Canto III Summary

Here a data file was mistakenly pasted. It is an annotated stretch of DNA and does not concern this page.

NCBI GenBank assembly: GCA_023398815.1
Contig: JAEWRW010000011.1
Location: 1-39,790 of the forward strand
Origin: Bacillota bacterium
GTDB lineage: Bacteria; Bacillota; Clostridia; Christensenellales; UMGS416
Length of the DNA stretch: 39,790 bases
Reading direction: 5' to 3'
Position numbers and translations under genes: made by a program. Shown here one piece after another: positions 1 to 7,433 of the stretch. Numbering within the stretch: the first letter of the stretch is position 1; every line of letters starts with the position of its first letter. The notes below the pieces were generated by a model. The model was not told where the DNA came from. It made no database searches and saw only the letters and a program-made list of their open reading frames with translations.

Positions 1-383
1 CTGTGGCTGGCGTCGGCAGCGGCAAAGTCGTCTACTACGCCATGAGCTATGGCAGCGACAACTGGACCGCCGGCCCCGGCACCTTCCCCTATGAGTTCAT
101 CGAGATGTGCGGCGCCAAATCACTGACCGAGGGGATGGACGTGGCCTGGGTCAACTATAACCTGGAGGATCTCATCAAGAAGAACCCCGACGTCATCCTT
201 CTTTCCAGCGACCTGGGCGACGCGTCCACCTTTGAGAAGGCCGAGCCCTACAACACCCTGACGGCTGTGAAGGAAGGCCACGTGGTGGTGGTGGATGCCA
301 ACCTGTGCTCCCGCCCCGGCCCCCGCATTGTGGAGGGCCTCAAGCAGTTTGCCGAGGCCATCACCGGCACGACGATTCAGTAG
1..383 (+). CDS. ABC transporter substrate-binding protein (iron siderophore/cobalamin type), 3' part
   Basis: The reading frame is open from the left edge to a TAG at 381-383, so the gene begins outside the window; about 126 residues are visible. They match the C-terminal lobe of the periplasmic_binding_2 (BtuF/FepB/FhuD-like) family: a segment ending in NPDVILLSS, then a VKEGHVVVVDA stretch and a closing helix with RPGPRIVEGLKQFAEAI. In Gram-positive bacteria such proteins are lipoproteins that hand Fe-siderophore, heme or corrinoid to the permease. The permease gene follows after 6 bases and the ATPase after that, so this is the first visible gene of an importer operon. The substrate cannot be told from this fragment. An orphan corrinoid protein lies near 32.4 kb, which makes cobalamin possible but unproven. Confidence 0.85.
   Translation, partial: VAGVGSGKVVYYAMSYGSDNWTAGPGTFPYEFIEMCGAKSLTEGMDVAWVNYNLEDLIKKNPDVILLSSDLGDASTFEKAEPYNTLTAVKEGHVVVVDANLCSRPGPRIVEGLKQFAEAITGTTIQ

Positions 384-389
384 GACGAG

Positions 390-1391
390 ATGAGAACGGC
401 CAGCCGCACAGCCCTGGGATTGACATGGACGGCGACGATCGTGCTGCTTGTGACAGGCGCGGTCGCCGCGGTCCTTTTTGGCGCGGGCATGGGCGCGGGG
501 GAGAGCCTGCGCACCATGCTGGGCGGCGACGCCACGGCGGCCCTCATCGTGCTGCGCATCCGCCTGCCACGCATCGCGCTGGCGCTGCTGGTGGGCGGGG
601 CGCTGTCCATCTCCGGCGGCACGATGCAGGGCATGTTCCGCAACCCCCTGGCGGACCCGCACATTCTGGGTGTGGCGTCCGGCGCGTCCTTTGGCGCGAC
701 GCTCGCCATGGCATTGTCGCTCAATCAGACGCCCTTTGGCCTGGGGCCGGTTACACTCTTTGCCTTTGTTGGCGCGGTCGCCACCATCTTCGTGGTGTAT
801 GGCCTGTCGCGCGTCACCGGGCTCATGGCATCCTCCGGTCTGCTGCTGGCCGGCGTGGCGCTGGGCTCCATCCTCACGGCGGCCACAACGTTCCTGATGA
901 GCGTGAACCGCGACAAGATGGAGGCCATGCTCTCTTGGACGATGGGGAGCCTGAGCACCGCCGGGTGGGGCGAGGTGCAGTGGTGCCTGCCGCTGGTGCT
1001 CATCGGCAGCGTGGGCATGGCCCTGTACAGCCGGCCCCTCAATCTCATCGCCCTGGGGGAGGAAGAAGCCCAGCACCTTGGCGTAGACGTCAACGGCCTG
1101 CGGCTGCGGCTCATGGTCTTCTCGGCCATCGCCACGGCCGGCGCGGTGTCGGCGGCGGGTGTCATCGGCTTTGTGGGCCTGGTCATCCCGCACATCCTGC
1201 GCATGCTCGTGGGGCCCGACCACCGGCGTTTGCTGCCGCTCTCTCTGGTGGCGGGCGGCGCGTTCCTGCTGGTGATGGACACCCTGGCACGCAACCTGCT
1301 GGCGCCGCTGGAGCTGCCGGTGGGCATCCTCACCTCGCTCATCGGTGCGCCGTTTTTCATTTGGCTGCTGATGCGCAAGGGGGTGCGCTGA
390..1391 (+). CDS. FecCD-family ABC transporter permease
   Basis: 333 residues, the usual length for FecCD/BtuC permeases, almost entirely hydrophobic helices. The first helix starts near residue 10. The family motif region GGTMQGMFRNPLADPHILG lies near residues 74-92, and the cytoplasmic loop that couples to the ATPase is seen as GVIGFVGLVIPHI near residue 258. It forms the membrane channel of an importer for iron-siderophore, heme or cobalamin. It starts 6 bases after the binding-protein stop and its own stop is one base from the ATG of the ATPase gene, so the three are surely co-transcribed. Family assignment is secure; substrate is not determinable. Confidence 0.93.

In the beginning of Canto III in Dante’s Inferno, Virgil takes Dante to the entrance to Hell. On the gate there was a sign that read “All hope abandon, ye who enter in!” Virgil told Dante to forget all his suspicions and not to be a coward. As Virgil led Dante on, Dante heard screams and cries of sadness and despair. Dante asked Virgil what he was hearing and Virgil told him he was hearing the people in purgatory. They were people that were not faithful to God but were to themselves. Virgil also said that these people had been rejected from Heaven, as well as Hell and their spirits were condemned to live a life in limbo. Virgil told Dante not to pay too much attention to them and just walk past. As they continued their journey, Dante was able to spot a riverbank. Virgil explained to him that he was at the bank of the river Acheron, “River of Woe”. An old man in a boat rode up to the riverbank. The man’s name was Charon and in Greek mythology, he was the boat driver that took people to Hades across the River Styx. He screamed out for all living people to withdraw from the crowd and saw that Dante did not. Virgil explained to Charon that they were sent by a higher power to go through all the levels of Hell and not to ask any questions about it. Charon questioned Virgil no longer and continued to take the damned souls to Hell. Virgil clarified with Dante that Charon did not want any living souls to cross the river because Hell was only meant for the damned. As Virgil finished explaining, the ground began to tremble and a violent wind swept through the air. Dante then fainted and fell to the ground out of sheer terror.
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